Lately the urge to garden has, for some of us—for me, at least—become completely overwhelming. In the community garden near my apartment in Brooklyn, where I’ve planted radishes and tangled with spiked ropes of English ivy, a plot packed with chest-high perennials has started to thrum with sweat bees and bumblebees and other tiny flying insects I can’t identify. Sometimes I sit and stare as they march importantly across the blooms.
Amid an escalating ecological crisis, supporting a diverse habitat—even a very small one—feels crucial and deeply gratifying, even if it can’t on its own fix broken systems. One simple way to do this is by planting what’s known as a "pollinator garden": a space with flowering plants that can feed and shelter bees, beetles, butterflies, moths, wasps, and other animals that transfer pollen from flower to flower.
"They’re important because there aren't that many places for pollinators to live," says Jennifer Hopwood, a senior pollinator conservation specialist at the Xerxes Society for Invertebrate Conservation. "We’ve taken away their homes." For city dwellers without access to a yard or a nearby community space, options for pollinator gardening can appear limited. But you’d be surprised—even one small planter can make a difference, says Hopwood. Once, when she was growing a vine on her fire escape in St. Louis, she saw a leafcutter bee taking leaves from the plant to use for its nest.
"There’s just a lot more happening than we might expect in those small spaces," she says.
If you’re interested in cultivating your own urban pollinator garden, we’ve gathered some tips below to help you get started.
First, you’ll want to decide where you’re planting, and how much sunlight that space gets. Are you blessed with a terrace or a shared rooftop? What about a front stoop with space for planters? An empty window box?
"Sunlight hours and water are the two main determining factors as to what can be planted," says Junior Schouten, head gardener at Brooklyn Grange. Any of the spots above can function as a pollinator garden, but their location and your level of commitment can help you pick the right plants.
For example, "If you have a shady spot, and can’t water regularly, choose shade-loving plants that are drought-tolerant," says Schouten. If you’ve got options, keep in mind that many plants flower best in full sun.
"Humans love the large blooms like roses, dahlias, and peonies," says Schouten. But these don’t provide much nectar or pollen for pollinators. "Pollinators tend to go after smaller or compound flowers and daisy-like flowers with a balled center surrounded by petals—echinacea, asters, cosmos, gaillardia, yarrow, sunflowers."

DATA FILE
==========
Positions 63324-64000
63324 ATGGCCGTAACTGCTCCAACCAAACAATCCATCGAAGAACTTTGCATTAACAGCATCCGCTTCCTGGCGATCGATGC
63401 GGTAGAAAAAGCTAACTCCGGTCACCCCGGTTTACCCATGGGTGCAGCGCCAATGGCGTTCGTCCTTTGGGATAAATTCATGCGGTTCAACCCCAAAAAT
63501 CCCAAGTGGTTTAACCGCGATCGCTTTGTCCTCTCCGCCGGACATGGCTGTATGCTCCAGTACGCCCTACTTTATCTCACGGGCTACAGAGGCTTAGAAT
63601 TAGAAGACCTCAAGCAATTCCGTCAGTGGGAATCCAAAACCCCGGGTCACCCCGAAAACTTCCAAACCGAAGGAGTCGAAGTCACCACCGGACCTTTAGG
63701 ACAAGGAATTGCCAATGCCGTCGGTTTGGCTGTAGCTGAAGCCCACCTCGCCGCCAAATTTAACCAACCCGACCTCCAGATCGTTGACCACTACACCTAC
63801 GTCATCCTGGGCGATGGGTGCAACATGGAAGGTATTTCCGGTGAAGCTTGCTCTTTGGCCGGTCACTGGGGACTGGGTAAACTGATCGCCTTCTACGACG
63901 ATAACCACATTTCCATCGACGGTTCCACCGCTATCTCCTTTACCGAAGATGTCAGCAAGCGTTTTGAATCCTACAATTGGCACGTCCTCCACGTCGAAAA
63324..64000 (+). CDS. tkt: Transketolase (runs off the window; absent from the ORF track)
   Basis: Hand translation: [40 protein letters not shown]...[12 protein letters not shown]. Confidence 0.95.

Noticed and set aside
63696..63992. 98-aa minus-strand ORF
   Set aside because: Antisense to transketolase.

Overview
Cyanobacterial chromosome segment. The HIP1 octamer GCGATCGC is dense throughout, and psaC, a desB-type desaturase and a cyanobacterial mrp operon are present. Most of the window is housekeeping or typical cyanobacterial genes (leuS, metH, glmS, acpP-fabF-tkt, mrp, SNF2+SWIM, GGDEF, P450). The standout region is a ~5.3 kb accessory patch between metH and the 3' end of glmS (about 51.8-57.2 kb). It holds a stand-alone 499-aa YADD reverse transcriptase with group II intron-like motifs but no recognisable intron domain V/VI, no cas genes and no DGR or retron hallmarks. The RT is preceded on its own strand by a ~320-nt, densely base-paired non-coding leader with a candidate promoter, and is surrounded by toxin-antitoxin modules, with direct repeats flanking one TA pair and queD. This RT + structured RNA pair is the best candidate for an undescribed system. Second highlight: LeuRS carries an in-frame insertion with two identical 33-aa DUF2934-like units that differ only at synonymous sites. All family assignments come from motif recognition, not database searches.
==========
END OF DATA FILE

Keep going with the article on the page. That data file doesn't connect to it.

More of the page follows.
Choosing plants that are native to your area is often your best bet. "Native pollinators love native plants!" says Schouten—they’ve evolved to have a close, mutually beneficial relationship. In New York City, for example, you might go for milkweed, echinacea, or pycnanthemum ("mountain mint").
That said, some plants that aren’t native to your area may also be beneficial for pollinators (and people, too). If you only have access to shallow window boxes, Schouten suggests growing herbs. "Eat half and let the rest flower," he says. "Native pollinators will flock to cilantro, mint, thyme, and basil flowers."
"No matter how beautiful your garden might be, if it’s exposed to pesticides, it’s a problem for pollinators," says Hopwood.
This is crucial to keep in mind when you’re buying plants or seeds, which may have been treated with pesticides. Pesticides—especially systemic insecticides like neonicotinoids—can kill or injure the pollinators who consume them (and beyond), and can persist in soil for years.
If possible, says Hopwood, head to a native plant producer or a nursery with locally-grown plants. (Farmer’s markets sometimes do the trick, too.) Look for seeds and plants that are USDA Certified Organic, or chat with a knowledgeable staffer about their practices using this Xerxes Society guide.
If you’re serious about supporting pollinators, think about using plants that have long bloom times, or select a variety of plants that will bloom in succession. "This ensures that at any given time, there are flowers blooming and available for pollinators," says Schouten, who notes that pollinators will check back often to see what’s on offer.
And don’t be afraid to leave some dead plant material hanging around. "Some of the stems from plants can be sites for bees or wasps to nest," says Hopwood. If you’re growing a raspberry bush on your terrace, for example, "the older stems from last year can go on to be nests for small carpenter bees."
The fact that these plants can provide habitat in more ways than one, says Hopwood, "is really kind of neat."